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Fishing can be problematic

One might think fishing would be one of the least controversial industries but, sadly, that has not been the case for some time. We have just lived through the wrangling over Brexit and the end result isn’t very happy for many in the trade, not least because it seems well-nigh impossible to export live shellfish to Europe (except, it seems happily, from Salcombe, at least at the moment).

But fishing’s problems go back so much further than this. For some time it has been said that it takes a ton of fuel to catch and land a ton of fish. Partly that is because historically many of the fishing fields were far away, like Newfoundland, but also because boats are not very fuel efficient particularly in rough weather.

Then there were the issues over how to fish. Scraping the sea bed with steel crates, or beam trawling just above it, often leaves damage which can take years, sometimes decades, to heal. Huge nets trap lots of fish, including many which nobody wants and might even be endangered. Quotas are resented: they are allocated according to a formula which is derided, they prevent fishing boats going to sea and earning a living, and they give rise to wasteful by-catch which is thrown back dead and useless. And let’s not mention the quantities of fish which are caught simply to feed cats.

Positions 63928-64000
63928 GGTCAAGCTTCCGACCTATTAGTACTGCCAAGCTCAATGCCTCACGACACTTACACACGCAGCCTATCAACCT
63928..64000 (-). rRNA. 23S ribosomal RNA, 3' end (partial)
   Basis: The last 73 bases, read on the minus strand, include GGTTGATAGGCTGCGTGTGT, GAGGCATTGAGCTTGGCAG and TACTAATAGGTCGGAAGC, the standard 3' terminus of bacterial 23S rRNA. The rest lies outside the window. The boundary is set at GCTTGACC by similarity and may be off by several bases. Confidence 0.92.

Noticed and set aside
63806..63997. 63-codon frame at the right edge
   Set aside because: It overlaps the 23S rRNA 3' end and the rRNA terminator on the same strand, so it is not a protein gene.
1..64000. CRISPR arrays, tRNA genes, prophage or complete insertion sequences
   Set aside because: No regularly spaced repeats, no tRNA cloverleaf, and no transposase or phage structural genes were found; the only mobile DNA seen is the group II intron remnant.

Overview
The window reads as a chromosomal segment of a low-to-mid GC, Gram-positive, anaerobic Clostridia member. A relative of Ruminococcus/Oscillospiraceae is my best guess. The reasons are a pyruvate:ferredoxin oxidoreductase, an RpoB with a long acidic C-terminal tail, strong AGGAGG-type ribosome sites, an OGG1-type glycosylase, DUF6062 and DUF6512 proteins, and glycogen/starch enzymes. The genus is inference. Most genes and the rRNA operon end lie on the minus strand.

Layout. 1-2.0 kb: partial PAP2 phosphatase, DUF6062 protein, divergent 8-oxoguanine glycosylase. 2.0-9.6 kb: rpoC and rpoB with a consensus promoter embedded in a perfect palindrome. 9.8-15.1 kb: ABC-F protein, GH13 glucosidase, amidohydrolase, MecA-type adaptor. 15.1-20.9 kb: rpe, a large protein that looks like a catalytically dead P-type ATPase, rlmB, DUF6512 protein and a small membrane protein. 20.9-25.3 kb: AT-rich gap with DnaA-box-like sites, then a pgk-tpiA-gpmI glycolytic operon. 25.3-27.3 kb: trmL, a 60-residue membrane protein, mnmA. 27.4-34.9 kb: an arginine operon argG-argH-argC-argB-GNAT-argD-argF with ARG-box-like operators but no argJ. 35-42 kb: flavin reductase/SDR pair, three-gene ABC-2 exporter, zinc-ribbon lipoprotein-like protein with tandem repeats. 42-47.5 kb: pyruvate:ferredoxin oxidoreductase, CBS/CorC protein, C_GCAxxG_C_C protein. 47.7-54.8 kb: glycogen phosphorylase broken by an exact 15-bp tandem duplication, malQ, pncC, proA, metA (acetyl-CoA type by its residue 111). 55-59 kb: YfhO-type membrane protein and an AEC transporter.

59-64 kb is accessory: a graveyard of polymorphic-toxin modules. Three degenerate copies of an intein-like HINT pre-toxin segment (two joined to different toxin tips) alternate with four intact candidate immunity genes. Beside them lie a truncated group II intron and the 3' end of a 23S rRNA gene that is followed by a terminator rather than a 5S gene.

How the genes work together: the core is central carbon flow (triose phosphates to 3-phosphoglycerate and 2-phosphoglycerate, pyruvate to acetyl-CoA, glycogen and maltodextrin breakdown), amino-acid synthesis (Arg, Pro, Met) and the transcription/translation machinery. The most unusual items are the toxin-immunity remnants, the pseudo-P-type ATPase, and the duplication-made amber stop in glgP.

When Riverford’s founder, Guy Singh-Watson became energised after watching the Netflix documentary Seaspiracy, he went in search of a sustainable source of fish. It is no surprise that he concluded there isn’t one. Guy argues that if we can’t have marine conservation areas where commercial fishing is prohibited, if we can’t make disturbing the sea bed illegal, and if we can’t redistribute quotas away from huge (foreign) vessels to small, local fishing boats, then we should stop eating fish.

It’s difficult to disagree with this. For some years I chaired the charity which owns the foreshore at Hastings that is home to the largest beach-launched fishing fleet in Europe – about 25 small boats. This fleet is recognised for the sustainable way in which it fishes and – this is the important part – it has very strong fish stocks on its doorstep as a result. Moreover, instead of putting all its fish on the train to London, much is now sold locally so the fleet gets retail rather than wholesale prices for its hard work. Maybe smaller boats and local sales is one of the better ways forward for the fishing industry.

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